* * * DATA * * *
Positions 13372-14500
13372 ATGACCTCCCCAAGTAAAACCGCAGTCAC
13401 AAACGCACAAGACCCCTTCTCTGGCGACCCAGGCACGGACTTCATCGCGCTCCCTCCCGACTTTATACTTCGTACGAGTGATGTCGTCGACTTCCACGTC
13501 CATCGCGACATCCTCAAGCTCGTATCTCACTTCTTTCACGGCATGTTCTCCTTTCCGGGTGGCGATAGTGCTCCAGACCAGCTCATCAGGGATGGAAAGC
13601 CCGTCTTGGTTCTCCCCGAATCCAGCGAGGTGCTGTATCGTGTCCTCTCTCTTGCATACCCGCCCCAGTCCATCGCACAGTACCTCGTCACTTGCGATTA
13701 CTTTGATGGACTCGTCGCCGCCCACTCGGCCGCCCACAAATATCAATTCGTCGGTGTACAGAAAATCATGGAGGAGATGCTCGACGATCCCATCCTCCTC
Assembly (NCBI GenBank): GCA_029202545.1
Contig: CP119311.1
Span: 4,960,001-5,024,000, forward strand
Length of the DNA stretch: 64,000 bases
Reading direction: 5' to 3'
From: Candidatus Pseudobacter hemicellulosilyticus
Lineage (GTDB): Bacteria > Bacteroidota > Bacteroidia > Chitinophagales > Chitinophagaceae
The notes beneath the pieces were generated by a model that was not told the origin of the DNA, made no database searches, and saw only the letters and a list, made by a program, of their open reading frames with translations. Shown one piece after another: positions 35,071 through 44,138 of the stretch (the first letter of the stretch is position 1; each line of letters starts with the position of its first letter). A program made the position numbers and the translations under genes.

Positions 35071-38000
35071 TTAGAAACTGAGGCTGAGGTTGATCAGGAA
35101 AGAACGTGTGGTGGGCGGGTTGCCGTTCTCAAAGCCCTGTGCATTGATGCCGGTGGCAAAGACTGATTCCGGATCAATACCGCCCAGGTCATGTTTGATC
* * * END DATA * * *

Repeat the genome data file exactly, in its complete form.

Positions 13372-14500
13372 ATGACCTCCCCAAGTAAAACCGCAGTCAC
13401 AAACGCACAAGACCCCTTCTCTGGCGACCCAGGCACGGACTTCATCGCGCTCCCTCCCGACTTTATACTTCGTACGAGTGATGTCGTCGACTTCCACGTC
13501 CATCGCGACATCCTCAAGCTCGTATCTCACTTCTTTCACGGCATGTTCTCCTTTCCGGGTGGCGATAGTGCTCCAGACCAGCTCATCAGGGATGGAAAGC
13601 CCGTCTTGGTTCTCCCCGAATCCAGCGAGGTGCTGTATCGTGTCCTCTCTCTTGCATACCCGCCCCAGTCCATCGCACAGTACCTCGTCACTTGCGATTA
13701 CTTTGATGGACTCGTCGCCGCCCACTCGGCCGCCCACAAATATCAATTCGTCGGTGTACAGAAAATCATGGAGGAGATGCTCGACGATCCCATCCTCCTC
Assembly (NCBI GenBank): GCA_029202545.1
Contig: CP119311.1
Span: 4,960,001-5,024,000, forward strand
Length of the DNA stretch: 64,000 bases
Reading direction: 5' to 3'
From: Candidatus Pseudobacter hemicellulosilyticus
Lineage (GTDB): Bacteria > Bacteroidota > Bacteroidia > Chitinophagales > Chitinophagaceae
The notes beneath the pieces were generated by a model that was not told the origin of the DNA, made no database searches, and saw only the letters and a list, made by a program, of their open reading frames with translations. Shown one piece after another: positions 35,071 through 44,138 of the stretch (the first letter of the stretch is position 1; each line of letters starts with the position of its first letter). A program made the position numbers and the translations under genes.

Positions 35071-38000
35071 TTAGAAACTGAGGCTGAGGTTGATCAGGAA
35101 AGAACGTGTGGTGGGCGGGTTGCCGTTCTCAAAGCCCTGTGCATTGATGCCGGTGGCAAAGACTGATTCCGGATCAATACCGCCCAGGTCATGTTTGATC